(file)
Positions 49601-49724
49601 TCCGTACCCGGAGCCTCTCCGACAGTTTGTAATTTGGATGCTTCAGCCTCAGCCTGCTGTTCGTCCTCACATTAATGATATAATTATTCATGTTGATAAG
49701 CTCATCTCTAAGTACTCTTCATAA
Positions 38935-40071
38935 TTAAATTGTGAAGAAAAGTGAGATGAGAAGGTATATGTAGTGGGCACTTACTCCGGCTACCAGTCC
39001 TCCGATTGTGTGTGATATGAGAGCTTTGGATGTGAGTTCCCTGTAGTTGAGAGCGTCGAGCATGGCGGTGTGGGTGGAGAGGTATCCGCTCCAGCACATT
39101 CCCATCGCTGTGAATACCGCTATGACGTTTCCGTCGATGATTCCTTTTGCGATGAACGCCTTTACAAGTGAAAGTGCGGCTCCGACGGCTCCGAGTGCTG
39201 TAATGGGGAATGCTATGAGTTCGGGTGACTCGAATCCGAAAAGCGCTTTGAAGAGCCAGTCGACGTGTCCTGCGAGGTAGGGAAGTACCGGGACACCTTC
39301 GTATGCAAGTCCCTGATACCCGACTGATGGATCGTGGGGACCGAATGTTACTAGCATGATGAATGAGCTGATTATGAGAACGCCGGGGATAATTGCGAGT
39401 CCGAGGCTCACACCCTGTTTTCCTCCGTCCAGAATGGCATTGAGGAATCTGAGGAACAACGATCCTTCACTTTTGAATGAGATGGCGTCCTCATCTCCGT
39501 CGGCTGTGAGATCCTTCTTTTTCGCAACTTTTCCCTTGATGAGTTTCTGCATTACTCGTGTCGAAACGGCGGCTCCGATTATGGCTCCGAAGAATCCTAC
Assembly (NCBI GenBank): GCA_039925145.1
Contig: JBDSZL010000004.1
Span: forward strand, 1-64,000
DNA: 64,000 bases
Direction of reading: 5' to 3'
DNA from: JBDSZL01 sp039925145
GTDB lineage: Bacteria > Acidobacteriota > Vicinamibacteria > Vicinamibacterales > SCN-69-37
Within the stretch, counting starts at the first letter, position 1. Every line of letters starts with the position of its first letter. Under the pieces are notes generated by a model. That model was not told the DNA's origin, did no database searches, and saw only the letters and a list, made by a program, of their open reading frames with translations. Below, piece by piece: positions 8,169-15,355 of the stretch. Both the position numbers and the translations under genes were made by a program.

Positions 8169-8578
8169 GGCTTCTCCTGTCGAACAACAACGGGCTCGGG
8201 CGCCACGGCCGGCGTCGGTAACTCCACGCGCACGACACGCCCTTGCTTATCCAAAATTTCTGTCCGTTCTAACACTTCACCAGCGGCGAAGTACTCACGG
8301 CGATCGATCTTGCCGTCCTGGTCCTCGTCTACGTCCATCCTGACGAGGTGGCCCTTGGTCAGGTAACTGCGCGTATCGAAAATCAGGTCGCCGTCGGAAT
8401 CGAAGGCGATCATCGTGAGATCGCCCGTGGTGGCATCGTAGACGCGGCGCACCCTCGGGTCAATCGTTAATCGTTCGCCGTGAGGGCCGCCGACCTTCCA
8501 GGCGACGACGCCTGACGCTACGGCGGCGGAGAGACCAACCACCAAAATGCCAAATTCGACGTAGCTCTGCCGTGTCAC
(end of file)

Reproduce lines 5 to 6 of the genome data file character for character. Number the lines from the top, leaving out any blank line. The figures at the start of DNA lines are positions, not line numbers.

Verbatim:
38935 TTAAATTGTGAAGAAAAGTGAGATGAGAAGGTATATGTAGTGGGCACTTACTCCGGCTACCAGTCC
39001 TCCGATTGTGTGTGATATGAGAGCTTTGGATGTGAGTTCCCTGTAGTTGAGAGCGTCGAGCATGGCGGTGTGGGTGGAGAGGTATCCGCTCCAGCACATT